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Yemen's Capital in Blackout and Airport Shut Down!

Interesting Article: "Gunmen attack Yemen's main airport" by Hakim Almasmari / Sanaa published Saturday, April 7th, 2012

An interesting article mentioned that gunmen loyal to former Yemeni President Ali Abdullah Saleh attacked the country's main airport with mortars Saturday, forcing authorities to cancel flights, witnesses and officials said. Two officials at Sanaa International Airport told CNN that the former commander of Yemen's air force had warned he would bring down any civil aircraft departing or arriving the airport unless his demands are met. Would you like to know more?

The commander, Mohammed Saleh al-Ahmar, is one of several relatives of the former president who were replaced in a major military shakeup. Al-Ahmar refused to give up his post. Ali Saleh was forced to step down from power in February.

Ahmar, the half-brother of the former president, was given a new position as assistant to the minister of defense in Friday's presidential decree, but has refused to leave his air force post. The officials said he threatened to cause chaos if three opposition military officials are not removed from their military posts along with him. The airport was not allowing flights to arrive or depart the country due to the tension, according to security officials at the airport who wished to remain anonymous.
Yemen's main airport reopened on Sunday. The security officials said the attackers pulled out from the airport on Sunday. The ex-president's half brother, air force commander Mohammed Saleh al-Ahmar, had been holed up in his office at the military wing of the airport despite being fired in Hadi's purge. Aides earlier said he would not give up his post until Hadi also fired some of the ex-president's opponents, but military officials said he left his office abruptly later Sunday.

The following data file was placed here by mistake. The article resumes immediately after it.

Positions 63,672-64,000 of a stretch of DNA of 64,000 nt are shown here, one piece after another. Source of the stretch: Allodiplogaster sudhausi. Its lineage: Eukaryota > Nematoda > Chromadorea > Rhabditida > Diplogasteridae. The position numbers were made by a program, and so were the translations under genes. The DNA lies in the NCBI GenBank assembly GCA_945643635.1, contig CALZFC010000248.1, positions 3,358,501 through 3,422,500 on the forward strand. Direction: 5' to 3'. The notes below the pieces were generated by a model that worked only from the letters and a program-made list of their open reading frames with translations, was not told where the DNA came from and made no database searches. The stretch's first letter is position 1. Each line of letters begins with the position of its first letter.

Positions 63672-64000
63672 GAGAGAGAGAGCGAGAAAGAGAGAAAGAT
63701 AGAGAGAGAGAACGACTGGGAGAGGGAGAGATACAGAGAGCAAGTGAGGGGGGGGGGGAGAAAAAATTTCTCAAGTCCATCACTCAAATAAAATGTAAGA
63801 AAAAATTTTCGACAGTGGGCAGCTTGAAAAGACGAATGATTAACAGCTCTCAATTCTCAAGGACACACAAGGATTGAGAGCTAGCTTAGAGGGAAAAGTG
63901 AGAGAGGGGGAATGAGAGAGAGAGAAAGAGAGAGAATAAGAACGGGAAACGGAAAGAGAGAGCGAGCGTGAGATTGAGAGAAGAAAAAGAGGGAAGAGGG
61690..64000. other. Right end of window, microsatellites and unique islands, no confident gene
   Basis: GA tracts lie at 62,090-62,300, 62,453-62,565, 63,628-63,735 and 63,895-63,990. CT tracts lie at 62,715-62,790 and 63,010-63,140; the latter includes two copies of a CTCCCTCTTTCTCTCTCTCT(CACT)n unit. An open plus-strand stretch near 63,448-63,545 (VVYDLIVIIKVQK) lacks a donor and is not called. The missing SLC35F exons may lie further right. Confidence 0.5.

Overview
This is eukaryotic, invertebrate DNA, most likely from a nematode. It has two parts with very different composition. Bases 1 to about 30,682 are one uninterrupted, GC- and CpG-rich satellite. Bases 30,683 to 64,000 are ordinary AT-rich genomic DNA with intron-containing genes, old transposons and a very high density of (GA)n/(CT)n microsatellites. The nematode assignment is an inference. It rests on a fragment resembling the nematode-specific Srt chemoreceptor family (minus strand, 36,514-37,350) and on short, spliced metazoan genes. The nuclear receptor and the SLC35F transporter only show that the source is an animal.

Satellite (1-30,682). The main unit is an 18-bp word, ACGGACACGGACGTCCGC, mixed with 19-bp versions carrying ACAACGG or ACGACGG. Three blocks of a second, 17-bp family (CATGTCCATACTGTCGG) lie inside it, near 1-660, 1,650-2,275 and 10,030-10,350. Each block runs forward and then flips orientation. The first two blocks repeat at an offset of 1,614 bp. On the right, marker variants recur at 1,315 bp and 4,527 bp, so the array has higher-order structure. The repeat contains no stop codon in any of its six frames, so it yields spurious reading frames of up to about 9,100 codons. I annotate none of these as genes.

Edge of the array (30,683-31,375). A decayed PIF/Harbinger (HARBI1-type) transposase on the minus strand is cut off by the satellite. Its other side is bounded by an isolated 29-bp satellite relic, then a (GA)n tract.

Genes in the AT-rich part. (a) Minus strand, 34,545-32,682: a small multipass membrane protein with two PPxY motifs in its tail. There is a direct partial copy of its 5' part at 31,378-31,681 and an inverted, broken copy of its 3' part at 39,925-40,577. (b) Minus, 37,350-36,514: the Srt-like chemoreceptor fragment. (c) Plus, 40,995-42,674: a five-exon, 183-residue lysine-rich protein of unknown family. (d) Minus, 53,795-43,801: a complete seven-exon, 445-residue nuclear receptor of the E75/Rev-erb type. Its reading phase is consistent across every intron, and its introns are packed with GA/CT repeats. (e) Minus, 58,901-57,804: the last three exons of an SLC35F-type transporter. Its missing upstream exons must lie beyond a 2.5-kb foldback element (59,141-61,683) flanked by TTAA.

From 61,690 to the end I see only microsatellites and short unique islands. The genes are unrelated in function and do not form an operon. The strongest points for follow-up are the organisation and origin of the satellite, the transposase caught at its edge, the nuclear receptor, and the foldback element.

In addition to the airport, darkness retuned again to Sana'a on Saturday after power lines linking between the Capital Sana'a and the remote governorate of Marib were subjected to six attacks, local sources affirmed. According to BBC correspondent in Yemen, the attacks were carried out by armed men affiliated to the former president Ali Abdullah Saleh.

The disruption of power lines came after President Abdu-Rabo Mansour Hadi issued decrees that dismissed senior military commanders loyal to Saleh, including his half-brother Mohammad Saleh Al-Ahmar, and his nephew Tariq Mohammad Abdullah Saleh. Minister of Electricity Saleh Sumai'a has revealed last week that Saleh was behind the attacks against power lines, asking the witnesses of the GCC-brokered power transfer deal to put pressures on him to leave Yemen.

He pointed out that the electricity shortage had led to a widespread popular refusal to settle all related bills as people felt they were being cheated by the government and forced to allocate large sums of money towards alternative methods of power. Meanwhile, Director-General of the Public Electricity Corporation Khalid Rashid said in a press conference on Saturday that the attacks carried out against electricity lines in the past months cost YR 33 million.

He made it clear that the lines were subjected to 144 attacks in 2011, voicing concerns about the continuity of attacks. The Yemeni capital has been living in darkness for the last year due to the halt of the Marib gas-operated station that was subjected to sabotage acts.

Electricity crisis had led to the paralysis of factories, laboratories, workshops and many service sectors, pushing further Yemenis to unemployment.

Saleh was the fourth ruler to fall in the Arab Spring wave of revolts in the Middle East, stepping down in the face of protests under a U.S.-backed pact brokered by Gulf Arab states. Under the deal, Saleh handed over power to Hadi, who was his vice president. But the deal allowed Saleh to remain as head of his party and keep half of his cabinet ministers in place. It did not stipulate that he must leave the country, giving rise to fears that he may someday try to return to power.

Many Yemenis are also worried about Saleh loyalists who command military units. The army recently has suffered several defeats in its war against al-Qaida-linked militants in the south, and many believe that Saleh commanders may be actively sabotaging the government's campaign.



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